Why is “Congress shall have power to enforce this article by appropriate legislation” necessary?
In the absence of the clause, the intent of the amendments would be delayed until the Supreme Court decided cases affected by those amendments.
The quoted sentence, in some form, occurs in the following Amendments: 13, 14, 15, 18, 19, (21), 23, 24, and 26. [Amendment 21 does not have the quote, but is included here because it repealed Amendment 18.]
Each of the above amendments, in one way or another, are related to rights. Congress has no other expressed legislative authority to protect rights.
The quoted sentence does not occur in the following Amendments: 11, 12, 16, 17, 20, 22, 25, and 27.
Each of these amendments are related to the powers or structure of government.
Expressed legislative powers include:
Article 1, Section 8, Clause 18:
Congress shall have Power ... To make all Laws which shall be necessary and proper for carrying into Execution the foregoing Powers, and all other Powers vested by this Constitution in the Government of the United States, or in any Department or Officer thereof.
Article IV, Section 1:
Full Faith and Credit shall be given in each State to the public Acts, Records, and judicial Proceedings of every other State. And the Congress may by general Laws prescribe the Manner in which such Acts, Records and Proceedings shall be proved, and the Effect thereof.
Article IV, Section 3:
The Congress shall have Power to dispose of and make all needful Rules and Regulations respecting the Territory or other Property belonging to the United States; and nothing in this Constitution shall be so construed as to Prejudice any Claims of the United States, or of any particular State.
[Emboldening added in the above.]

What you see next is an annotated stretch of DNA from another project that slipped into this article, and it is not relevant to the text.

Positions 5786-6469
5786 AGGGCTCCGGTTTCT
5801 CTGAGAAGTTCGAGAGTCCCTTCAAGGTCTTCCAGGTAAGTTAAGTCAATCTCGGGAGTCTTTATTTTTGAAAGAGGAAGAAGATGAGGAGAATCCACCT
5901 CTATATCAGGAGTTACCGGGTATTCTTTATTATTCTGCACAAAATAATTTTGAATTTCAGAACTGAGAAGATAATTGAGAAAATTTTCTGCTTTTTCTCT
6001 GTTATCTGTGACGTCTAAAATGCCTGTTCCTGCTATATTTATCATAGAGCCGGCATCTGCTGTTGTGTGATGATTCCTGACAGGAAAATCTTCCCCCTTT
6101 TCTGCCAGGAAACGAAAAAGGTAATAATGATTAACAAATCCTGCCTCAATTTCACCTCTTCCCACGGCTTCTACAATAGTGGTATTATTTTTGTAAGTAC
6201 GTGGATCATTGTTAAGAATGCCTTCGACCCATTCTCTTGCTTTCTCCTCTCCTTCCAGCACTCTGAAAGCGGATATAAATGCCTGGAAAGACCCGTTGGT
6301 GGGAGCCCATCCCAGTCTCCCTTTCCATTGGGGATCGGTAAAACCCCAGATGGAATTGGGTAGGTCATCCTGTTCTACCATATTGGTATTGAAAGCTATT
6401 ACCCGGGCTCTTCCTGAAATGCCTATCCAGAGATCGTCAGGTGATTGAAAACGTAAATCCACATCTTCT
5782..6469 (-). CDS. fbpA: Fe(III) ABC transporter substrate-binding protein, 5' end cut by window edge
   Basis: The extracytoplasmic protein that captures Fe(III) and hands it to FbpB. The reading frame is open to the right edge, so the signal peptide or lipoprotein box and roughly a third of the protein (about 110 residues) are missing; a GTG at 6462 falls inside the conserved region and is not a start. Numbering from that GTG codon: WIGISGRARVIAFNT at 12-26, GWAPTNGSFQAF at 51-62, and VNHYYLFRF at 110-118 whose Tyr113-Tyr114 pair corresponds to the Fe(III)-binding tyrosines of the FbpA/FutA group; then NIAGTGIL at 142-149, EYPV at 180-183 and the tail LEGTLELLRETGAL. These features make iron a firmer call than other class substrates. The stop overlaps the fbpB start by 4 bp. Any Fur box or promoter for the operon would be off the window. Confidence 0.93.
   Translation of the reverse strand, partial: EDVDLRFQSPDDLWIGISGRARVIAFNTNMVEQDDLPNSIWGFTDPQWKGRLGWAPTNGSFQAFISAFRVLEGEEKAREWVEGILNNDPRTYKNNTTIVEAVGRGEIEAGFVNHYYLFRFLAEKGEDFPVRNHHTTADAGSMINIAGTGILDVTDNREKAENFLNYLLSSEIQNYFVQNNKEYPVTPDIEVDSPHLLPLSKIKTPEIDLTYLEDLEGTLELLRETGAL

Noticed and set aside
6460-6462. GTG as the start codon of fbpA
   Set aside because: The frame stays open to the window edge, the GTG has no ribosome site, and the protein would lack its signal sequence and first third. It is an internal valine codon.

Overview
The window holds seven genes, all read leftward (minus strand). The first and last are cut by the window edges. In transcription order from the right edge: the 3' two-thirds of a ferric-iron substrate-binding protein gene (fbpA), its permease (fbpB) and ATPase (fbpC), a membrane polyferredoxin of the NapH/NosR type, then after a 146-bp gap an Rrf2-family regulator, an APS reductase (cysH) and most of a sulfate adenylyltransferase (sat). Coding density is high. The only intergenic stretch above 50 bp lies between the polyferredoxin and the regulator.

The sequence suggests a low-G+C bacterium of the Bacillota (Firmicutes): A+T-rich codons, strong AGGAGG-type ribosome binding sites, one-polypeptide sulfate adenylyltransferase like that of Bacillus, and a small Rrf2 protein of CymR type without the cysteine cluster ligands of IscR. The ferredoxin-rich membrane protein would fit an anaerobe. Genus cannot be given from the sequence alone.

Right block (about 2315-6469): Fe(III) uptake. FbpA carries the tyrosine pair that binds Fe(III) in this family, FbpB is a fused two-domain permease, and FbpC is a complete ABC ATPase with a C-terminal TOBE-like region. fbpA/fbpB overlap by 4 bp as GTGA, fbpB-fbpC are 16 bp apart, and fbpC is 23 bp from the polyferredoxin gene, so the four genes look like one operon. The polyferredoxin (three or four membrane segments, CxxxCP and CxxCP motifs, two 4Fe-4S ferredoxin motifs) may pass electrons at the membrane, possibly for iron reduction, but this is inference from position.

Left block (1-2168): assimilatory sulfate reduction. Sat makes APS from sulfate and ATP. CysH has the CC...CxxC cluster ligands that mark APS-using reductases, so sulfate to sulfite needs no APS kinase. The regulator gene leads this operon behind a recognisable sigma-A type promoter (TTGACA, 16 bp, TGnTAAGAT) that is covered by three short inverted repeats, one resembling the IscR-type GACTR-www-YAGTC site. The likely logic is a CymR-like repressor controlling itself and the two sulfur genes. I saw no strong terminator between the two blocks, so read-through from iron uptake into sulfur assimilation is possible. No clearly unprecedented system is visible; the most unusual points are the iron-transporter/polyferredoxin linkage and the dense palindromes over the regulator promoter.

[Note that Article VI, Section 2, unlike Sections 1 and 3, has no expressed authority for Congress to make laws, leaving it to the Court to decide what is, and what is not, a violation of privileges and immunities.]
Of particular interest is Clause 18, which may be separated into two clauses to understand its effect. (See also quote from Federalist 41, below.)
To make all Laws which shall be necessary and proper for carrying into Execution the foregoing Powers, and all other Powers vested by this Constitution in the Government of the United States.
To make all Laws which shall be necessary and proper for carrying into Execution the Powers vested by this Constitution in any Department or Officer of the Government of the United States.
Item 1 covers all powers vested by the Constitution in the Government of the United States, including Article II, Section 2 assigned to the President regarding such powers as treaties and appointments.
Item 2 covers the structure of government, in particular, the clauses vesting the legislative, executive, and judicial powers found in the first three Articles.
Thus, for amendments related to powers and structure, Congress has all the legislative authority it needs; for amendments related to rights, Congress had to be granted the legislative authority to give effect to those amendments.
FEDERALIST NO. 41 General View of the Powers Conferred by the Constitution (Madison)
THE Constitution proposed by the convention may be considered under two general points of view. The FIRST relates to the sum or quantity of power which it vests in the government, including the restraints imposed on the States. The SECOND, to the particular structure of the government, and the distribution of this power among its several branches.